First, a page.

Carpenter v. Devitt

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[Civ. No. 11815. First Dist., Div. Two. Feb. 2, 1942.]

J. L. CARPENTER, Respondent, v. J. R. DEVITT, Appellant.


W. A. Deans for Appellant.

J. L. Carpenter in pro. per. for Respondent.


DOOLING, J. pro tem.

Appeal from a judgment for the value of an automobile in an action for conversion. Defendant and appellant, as sheriff of Santa Cruz County, levied a writ of execution upon the automobile to satisfy a judgment against A. R. Carpenter. Plaintiff and respondent filed a third party claim pursuant to section 689, Code of Civil Procedure, and the execution creditor having given the sheriff the undertaking provided for in that section, the sheriff sold the automobile at execution sale. This action followed.

[1a] The evidence showed that one Watkins, a dealer, had originally sold the automobile to A. R. Carpenter on conditional sale contract. A. R. Carpenter having defaulted in certain payments Watkins repossessed the automobile. Thereafter respondent J. L. Carpenter (who is the father of A. R. Carpenter), A. R. Carpenter and Watkins entered into an agreement among themselves whereby respondent assumed the balance of the payments under the contract with his son, paid Watkins the amount then due plus the costs of repossession and the car was delivered to respondent as purchaser. The car had been registered in the names of Watkins as legal owner and A. R. Carpenter as registered owner. No change was made in the registration. Respondent continued to make the payments to Watkins and at the time of the levy on the car only one monthly instalment remained unpaid. The indebtedness upon which the judgment and execution were based was not incurred in reliance upon the apparent ownership of the car by A. R. Carpenter.

Appellant relies upon section 186 of the Vehicle Code and the case of Coca Cola Bottling Co. v. Feliciano, 32 Cal. App. 2d 351 [89 PaCal.2d 686]. Section 186 of the Vehicle Code read at the time of the execution:

"No transfer of the title or any interest in or to a vehicle registered hereunder shall pass nor shall delivery of any said vehicle be deemed to have been made and any attempted [49 Cal. App. 2d 475] transfer shall not be effective for any purpose until transfer of registration is made and the department has issued a new certificate of ownership and registration card with respect thereto as provided herein, except as a transferor may be estopped by law to deny a transfer. ..."

In Coca Cola Bottling Co. v. Feliciano, supra, the court did not discuss or decide the effect of the proviso of this section which reads "except as a transferor may be estopped by law to deny a transfer."

In the later case of Dennis v. Bank of America etc. Assn., 34 Cal. App. 2d 618 at p. 623 [94 PaCal.2d 51] the court said of this proviso:

"The same section also provides that the provisions hereof cannot be availed of by a transferor who 'may be estopped by law to deny a transfer.' In Boles v. Stiles, 188 Cal. 304 [204 P. 848], this language was construed to mean that where, as in the case before us, the transfering dealer by his own act and agreement placed respondent in the 'immediate and exclusive' possession of the automobile, such transferor cannot invoke the provisions of the quoted statute."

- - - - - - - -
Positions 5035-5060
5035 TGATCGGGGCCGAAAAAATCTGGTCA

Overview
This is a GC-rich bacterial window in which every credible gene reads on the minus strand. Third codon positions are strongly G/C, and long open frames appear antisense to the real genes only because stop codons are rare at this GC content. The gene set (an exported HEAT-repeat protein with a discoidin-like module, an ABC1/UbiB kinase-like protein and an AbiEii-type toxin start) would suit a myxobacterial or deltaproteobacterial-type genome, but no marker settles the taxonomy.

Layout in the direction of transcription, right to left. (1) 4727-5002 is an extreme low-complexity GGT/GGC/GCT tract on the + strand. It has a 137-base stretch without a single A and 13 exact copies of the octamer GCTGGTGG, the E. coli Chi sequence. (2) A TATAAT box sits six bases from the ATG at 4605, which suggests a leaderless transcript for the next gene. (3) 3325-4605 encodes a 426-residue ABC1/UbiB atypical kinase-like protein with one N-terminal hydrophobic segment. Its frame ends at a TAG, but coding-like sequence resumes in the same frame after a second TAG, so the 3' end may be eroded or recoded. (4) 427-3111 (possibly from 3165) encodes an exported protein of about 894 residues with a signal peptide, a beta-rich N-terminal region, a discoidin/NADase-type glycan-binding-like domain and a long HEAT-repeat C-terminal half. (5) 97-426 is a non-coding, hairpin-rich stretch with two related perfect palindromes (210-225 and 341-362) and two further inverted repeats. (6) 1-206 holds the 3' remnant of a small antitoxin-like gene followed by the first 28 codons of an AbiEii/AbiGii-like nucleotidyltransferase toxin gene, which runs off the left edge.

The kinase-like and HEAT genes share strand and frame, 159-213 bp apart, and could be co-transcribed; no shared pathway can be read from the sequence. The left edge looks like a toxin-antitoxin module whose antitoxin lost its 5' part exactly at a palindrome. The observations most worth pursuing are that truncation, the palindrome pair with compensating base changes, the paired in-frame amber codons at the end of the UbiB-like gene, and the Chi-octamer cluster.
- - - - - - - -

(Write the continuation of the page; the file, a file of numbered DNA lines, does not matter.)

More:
It is plain under the authorities that in a suit between respondent and A. R. Carpenter the latter would be "estopped by law to deny the transfer." (Dennis v. Bank of America etc. Assn., supra; Boles v. Stiles, supra; Pacific Acceptance Corp. v. Jones, 95 Cal. App. 365, 370 [272 P. 1084]; Kenny v. Christensen, 100 Cal. 419, 423-4 [253 P. 715, 50 A.L.R. 1297].)

[2] The execution creditor and the sheriff acting for him in attempting to satisfy the judgment debt by execution are privies of the judgment debtor and take no better title than the judgment debtor possesses. They are bound by the same estoppel that binds him.

"The lien of an execution and attachment proceedings attaches to the real and not to the apparent interest of a judgment debtor in and to his property, and the purchaser at an execution sale takes subject to such existing liens and equities as the property was subject to in the hands of the debtor, unless he can show he purchased the same without notice, either actual or constructive, of the existence of such liens or equities." (Richman v. Bank of Perris, 102 Cal. App. 71, 88 [282 P. 801]; (Anglo-California Trust Co. v. Oakland Railways, 193 Cal. 451, 469 [225 P. 452]; Wood Estate Co. v. Chanslor, 209 Cal. 241 [286 P. 1001].) [49 Cal. App. 2d 476]

In Wood Estate Co. v. Chanslor, supra, the court applied this rule specifically to an estoppel of the judgment debtor, saying at page 250:

"It is too elementary to need citation of authority that if the corporation is estopped, in absence of fraud, the estoppel likewise applies against the creditors of the corporation. This is so because the creditors get only the rights of the debtor, and no more. (10 Cal.Jur. 652.)"

[1b] It follows that A. R. Carpenter being estopped to deny the title of respondent the appellant sheriff, acting with full knowledge of respondent's rights as set out in his third party claim, was bound by the same estoppel.

The respondent having had possession of the automobile at the time of the levy and appellant being estopped to deny his title the action for conversion was properly maintained. (Pendell v. Thomas, 95 Cal. App. 33 [272 P. 306]; Davis v. Clino, 184 Cal. 548 [195 P. 42]; Mueseler v. Bridgewater, 138 Cal. App. 217 [31 PaCal.2d 1089].)

Judgment affirmed.

Nourse, P. J., and Spence, J., concurred.

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